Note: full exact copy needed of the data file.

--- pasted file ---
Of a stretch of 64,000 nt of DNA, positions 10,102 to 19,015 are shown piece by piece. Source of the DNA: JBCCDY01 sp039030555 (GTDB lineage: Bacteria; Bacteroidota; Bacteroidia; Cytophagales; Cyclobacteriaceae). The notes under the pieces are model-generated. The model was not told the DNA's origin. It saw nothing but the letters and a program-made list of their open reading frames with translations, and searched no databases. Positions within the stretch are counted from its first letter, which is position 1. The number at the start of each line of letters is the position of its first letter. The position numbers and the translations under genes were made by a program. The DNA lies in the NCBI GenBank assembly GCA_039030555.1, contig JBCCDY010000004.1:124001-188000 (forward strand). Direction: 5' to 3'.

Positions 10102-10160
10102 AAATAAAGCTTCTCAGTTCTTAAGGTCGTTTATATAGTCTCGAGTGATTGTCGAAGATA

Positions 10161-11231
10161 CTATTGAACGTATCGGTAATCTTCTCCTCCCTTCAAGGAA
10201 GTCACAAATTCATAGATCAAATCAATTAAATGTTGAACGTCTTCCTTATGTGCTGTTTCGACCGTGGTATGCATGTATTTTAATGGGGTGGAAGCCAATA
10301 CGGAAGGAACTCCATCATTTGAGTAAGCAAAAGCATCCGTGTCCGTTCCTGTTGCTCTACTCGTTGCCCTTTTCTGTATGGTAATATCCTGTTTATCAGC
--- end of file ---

Of a stretch of 64,000 nt of DNA, positions 10,102 to 19,015 are shown piece by piece. Source of the DNA: JBCCDY01 sp039030555 (GTDB lineage: Bacteria; Bacteroidota; Bacteroidia; Cytophagales; Cyclobacteriaceae). The notes under the pieces are model-generated. The model was not told the DNA's origin. It saw nothing but the letters and a program-made list of their open reading frames with translations, and searched no databases. Positions within the stretch are counted from its first letter, which is position 1. The number at the start of each line of letters is the position of its first letter. The position numbers and the translations under genes were made by a program. The DNA lies in the NCBI GenBank assembly GCA_039030555.1, contig JBCCDY010000004.1:124001-188000 (forward strand). Direction: 5' to 3'.

Positions 10102-10160
10102 AAATAAAGCTTCTCAGTTCTTAAGGTCGTTTATATAGTCTCGAGTGATTGTCGAAGATA

Positions 10161-11231
10161 CTATTGAACGTATCGGTAATCTTCTCCTCCCTTCAAGGAA
10201 GTCACAAATTCATAGATCAAATCAATTAAATGTTGAACGTCTTCCTTATGTGCTGTTTCGACCGTGGTATGCATGTATTTTAATGGGGTGGAAGCCAATA
10301 CGGAAGGAACTCCATCATTTGAGTAAGCAAAAGCATCCGTGTCCGTTCCTGTTGCTCTACTCGTTGCCCTTTTCTGTATGGTAATATCCTGTTTATCAGC